Every so often we see a fake email purporting to be from the ATO and asking for bank account details to obtain their refund. These emails have been around for a few years now and most people are aware that providing any personal information – particularly financial details over email or the internet is a big ‘no no’. However, some scams that we do come across are not always obvious to the individual.
Take today’s example, we had a client that was presented with an amazing investment opportunity (Warning bell #1).
All they had to do was lend a large amount of money to a foreign individual and they would receive the principal plus 50% interest after just a period of 2 months. Sounds too good to be true doesn’t it. (Warning bell #2).
There was a formal loan agreement prepared that stated that the client would be able to take security over the borrower’s property – to the client it looked like it had been prepared by a professional. However, the issues we identified with the “investment” included –
(Warning bells galore here….)
1. The Borrower was only known to the client by the name in the loan agreement, no further details or address was known.
2. The Borrower was a foreign individual currently overseas with no details on when they would be in Australia.
3. There were no details of any property that the borrower might actually own and no proof that they actually owned it.
4. There were no details of their capacity to repay the loan.
5. There were no repayment terms in the agreement.
6. The money had to be deposited to an overseas bank account, even though it was intended to help purchase an Australian property.
7. The document had to be signed asap and money transferred the same day.
8. The client was also encouraged not to see their Solicitor – that it wasn’t necessary as it was just a quick investment with a simple loan agreement. (Warning bell #9).
Luckily, our would-be lender’s scam sensor was going off. They were uncomfortable, had butterflies and were “worried sick” about signing the document. They called us and we were able to walk them through the document and help them review the investment independently and without the pressure coming from the person presenting them with this investment. We recommended they speak with their solicitor and let the solicitor confirm how enforceable the agreement was.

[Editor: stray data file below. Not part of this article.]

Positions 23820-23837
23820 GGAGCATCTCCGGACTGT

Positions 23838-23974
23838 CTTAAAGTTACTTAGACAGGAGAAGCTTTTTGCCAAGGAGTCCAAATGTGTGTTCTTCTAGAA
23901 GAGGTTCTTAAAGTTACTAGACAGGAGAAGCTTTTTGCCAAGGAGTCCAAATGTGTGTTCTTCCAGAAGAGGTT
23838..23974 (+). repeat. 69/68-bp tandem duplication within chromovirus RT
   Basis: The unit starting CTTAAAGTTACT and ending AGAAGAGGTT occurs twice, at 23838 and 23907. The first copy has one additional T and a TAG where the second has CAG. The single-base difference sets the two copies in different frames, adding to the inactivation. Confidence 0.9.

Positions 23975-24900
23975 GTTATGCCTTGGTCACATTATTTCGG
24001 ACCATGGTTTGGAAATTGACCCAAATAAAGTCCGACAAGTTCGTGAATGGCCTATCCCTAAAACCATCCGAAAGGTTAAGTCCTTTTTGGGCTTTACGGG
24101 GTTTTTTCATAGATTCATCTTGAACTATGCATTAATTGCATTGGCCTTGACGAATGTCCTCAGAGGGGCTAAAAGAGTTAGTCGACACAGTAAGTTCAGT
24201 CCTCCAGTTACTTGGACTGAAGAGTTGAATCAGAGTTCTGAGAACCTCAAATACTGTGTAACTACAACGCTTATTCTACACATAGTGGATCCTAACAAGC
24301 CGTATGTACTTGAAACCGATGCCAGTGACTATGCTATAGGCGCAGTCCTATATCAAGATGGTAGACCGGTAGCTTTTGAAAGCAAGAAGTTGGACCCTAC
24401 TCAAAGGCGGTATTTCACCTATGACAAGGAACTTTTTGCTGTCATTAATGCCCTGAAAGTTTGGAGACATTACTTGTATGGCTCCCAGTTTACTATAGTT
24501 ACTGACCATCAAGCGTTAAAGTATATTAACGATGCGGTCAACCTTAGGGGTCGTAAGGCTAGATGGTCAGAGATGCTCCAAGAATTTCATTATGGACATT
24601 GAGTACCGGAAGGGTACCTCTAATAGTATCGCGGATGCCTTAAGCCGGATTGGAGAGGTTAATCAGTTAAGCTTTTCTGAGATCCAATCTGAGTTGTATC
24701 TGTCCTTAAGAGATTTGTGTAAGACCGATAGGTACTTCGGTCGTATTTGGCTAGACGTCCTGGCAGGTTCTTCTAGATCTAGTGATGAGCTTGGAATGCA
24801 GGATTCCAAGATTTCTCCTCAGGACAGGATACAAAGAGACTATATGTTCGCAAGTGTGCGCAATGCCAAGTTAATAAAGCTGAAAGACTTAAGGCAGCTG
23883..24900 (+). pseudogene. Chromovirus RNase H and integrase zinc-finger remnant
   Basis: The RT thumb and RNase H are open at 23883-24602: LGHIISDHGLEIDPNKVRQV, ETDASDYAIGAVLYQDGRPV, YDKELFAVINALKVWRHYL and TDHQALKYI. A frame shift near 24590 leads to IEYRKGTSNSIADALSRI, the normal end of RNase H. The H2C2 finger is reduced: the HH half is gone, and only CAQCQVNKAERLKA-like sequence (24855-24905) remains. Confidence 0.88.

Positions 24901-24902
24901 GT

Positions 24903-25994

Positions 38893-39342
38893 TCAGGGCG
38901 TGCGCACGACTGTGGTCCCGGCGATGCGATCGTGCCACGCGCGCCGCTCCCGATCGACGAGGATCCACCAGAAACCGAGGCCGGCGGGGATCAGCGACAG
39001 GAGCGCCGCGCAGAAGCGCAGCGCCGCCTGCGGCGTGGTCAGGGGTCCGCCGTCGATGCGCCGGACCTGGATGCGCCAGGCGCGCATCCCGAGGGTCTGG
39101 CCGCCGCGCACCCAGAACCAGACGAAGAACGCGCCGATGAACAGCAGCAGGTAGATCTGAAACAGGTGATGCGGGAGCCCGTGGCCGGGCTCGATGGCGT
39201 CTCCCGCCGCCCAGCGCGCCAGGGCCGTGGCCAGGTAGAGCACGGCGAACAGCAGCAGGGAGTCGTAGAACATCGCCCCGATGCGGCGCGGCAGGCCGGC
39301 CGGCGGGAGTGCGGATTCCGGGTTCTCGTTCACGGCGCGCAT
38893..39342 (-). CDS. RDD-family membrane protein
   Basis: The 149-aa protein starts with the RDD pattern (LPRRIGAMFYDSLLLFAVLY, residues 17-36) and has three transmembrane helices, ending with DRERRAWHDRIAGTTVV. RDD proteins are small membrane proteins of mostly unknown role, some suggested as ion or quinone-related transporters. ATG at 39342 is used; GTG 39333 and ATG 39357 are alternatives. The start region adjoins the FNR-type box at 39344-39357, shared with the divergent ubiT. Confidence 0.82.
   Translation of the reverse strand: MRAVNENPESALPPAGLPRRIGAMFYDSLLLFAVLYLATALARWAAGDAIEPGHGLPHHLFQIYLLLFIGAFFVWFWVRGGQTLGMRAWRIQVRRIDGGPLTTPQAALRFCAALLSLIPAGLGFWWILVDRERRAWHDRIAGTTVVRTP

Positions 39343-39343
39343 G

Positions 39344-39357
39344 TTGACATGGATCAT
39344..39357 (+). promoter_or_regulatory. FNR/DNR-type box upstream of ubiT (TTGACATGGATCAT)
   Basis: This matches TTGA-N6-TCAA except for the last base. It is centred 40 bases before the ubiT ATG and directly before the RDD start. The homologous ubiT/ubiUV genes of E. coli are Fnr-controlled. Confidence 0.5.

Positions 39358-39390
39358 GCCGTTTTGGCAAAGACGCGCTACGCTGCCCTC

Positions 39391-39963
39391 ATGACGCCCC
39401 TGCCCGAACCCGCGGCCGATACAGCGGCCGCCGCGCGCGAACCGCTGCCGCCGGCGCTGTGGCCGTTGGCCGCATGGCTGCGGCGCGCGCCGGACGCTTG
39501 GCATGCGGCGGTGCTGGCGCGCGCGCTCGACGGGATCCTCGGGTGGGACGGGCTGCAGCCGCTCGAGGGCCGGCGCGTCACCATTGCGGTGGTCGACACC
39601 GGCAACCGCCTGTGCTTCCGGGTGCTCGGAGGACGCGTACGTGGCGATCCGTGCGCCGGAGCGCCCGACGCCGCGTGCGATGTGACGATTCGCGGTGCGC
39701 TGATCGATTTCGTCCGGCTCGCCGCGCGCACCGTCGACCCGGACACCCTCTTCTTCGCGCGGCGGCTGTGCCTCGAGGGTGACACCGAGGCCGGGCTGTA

The “investment” didn’t proceed. Whether it was definitely a scam or not, may not ever be known but the lessons we can learn from this are still valuable –
1. Trust your gut feeling. If it seems too good to be true, then it probably is.
2. High returns are there to compensate for higher risk. If the return appears to be over the top, then perhaps the risk is too.
3. If you are still considering an investment, do your own due diligence – know everything you can about the investment including the expected period of time money will be tied up, the estimated return, who are the people running the investment – what are their qualifications & experience, what security do you have if the investment goes bad?
4. Understand how the person presenting you with the investment is benefiting from the transaction – do they receive a commission or other payment?
5. Always have your solicitor involved in large transactions.
6. Ask as many questions as you need to. Then call your accountant and run it by them. Get your accountant to ask more questions.
7. If you’re hearing too many bells ringing then it may be time to walk away.
Concerned about an investment or would like a recommendation to a reputable solicitor, call our office on 07 3849 3816 or email email@example.com.
Karen Goad is Principal of Goad Accountants and Simply Business Bookkeeping. Karen is a Chartered Accountant and Certified Tax Adviser with over 17 years of experience advising small and medium business and helping them get the most out of their business through accurate record keeping, tax advice, KPI monitoring and profit improvement strategies. Goad Accounts also specialises in tax for property investors and self-managed super fund administration.
Disclaimer: The information contained on this website is general in nature and does not take into account your personal situation. You should consider whether the information is appropriate to your needs, and where appropriate, seek professional advice from a financial adviser. Taxation, legal and other matters referred to on this website are of a general nature only and are based on Goad Accountant’s interpretation of laws existing at the time and should not be relied upon in place of appropriate professional advice. Those laws may change from time to time.